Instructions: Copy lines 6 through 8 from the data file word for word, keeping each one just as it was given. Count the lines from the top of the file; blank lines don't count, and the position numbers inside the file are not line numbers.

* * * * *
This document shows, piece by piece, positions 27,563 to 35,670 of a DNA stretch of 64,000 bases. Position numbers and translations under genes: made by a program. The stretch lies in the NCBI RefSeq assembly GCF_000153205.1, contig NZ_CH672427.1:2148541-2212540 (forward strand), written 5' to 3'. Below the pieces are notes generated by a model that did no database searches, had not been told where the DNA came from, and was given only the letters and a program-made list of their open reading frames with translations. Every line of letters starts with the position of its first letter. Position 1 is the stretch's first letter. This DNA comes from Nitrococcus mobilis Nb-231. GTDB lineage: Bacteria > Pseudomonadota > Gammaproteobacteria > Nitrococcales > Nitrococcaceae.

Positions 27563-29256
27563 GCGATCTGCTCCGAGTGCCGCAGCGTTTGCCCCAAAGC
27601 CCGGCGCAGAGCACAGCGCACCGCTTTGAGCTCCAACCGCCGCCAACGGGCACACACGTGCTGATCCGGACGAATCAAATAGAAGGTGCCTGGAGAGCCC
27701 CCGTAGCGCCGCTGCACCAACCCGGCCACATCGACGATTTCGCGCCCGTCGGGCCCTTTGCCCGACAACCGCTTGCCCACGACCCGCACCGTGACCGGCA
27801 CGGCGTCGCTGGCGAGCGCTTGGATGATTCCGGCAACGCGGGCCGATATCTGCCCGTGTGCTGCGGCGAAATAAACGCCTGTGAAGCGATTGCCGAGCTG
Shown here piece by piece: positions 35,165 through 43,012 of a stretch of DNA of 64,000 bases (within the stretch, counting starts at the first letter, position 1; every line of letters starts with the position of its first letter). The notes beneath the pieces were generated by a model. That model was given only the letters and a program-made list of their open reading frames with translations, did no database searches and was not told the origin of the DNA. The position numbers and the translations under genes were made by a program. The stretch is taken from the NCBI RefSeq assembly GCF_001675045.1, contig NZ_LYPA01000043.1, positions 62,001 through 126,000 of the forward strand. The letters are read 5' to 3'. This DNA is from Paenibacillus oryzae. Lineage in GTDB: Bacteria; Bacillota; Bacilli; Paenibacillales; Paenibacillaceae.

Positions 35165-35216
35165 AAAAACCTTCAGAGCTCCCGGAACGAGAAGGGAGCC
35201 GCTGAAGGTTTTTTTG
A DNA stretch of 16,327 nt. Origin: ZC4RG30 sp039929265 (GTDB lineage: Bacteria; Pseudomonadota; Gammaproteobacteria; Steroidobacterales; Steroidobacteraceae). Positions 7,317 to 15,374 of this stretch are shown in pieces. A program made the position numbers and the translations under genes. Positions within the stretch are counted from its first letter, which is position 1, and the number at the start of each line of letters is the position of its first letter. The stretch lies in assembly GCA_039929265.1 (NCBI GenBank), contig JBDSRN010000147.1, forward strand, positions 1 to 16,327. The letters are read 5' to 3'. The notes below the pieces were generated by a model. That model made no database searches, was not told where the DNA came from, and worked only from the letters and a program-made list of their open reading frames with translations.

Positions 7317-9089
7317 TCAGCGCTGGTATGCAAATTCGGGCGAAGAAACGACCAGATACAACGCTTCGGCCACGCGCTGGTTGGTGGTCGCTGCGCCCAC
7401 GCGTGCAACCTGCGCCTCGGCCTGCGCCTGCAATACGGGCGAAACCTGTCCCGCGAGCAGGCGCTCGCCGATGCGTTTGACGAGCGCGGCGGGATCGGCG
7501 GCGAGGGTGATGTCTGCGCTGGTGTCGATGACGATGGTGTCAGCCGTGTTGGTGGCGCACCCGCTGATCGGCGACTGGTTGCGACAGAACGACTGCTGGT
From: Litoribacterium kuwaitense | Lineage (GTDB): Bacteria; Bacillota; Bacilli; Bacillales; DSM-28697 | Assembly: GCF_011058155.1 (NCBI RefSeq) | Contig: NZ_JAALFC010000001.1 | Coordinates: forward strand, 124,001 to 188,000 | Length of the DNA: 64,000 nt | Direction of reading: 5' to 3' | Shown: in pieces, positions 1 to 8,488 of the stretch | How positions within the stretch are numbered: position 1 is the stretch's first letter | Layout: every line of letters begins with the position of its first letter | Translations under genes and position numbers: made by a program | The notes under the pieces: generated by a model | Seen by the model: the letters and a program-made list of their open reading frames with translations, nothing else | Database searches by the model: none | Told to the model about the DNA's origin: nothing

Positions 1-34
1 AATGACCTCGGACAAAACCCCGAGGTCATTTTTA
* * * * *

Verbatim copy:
27801 CGGCGTCGCTGGCGAGCGCTTGGATGATTCCGGCAACGCGGGCCGATATCTGCCCGTGTGCTGCGGCGAAATAAACGCCTGTGAAGCGATTGCCGAGCTG
Shown here piece by piece: positions 35,165 through 43,012 of a stretch of DNA of 64,000 bases (within the stretch, counting starts at the first letter, position 1; every line of letters starts with the position of its first letter). The notes beneath the pieces were generated by a model. That model was given only the letters and a program-made list of their open reading frames with translations, did no database searches and was not told the origin of the DNA. The position numbers and the translations under genes were made by a program. The stretch is taken from the NCBI RefSeq assembly GCF_001675045.1, contig NZ_LYPA01000043.1, positions 62,001 through 126,000 of the forward strand. The letters are read 5' to 3'. This DNA is from Paenibacillus oryzae. Lineage in GTDB: Bacteria; Bacillota; Bacilli; Paenibacillales; Paenibacillaceae.

Positions 35165-35216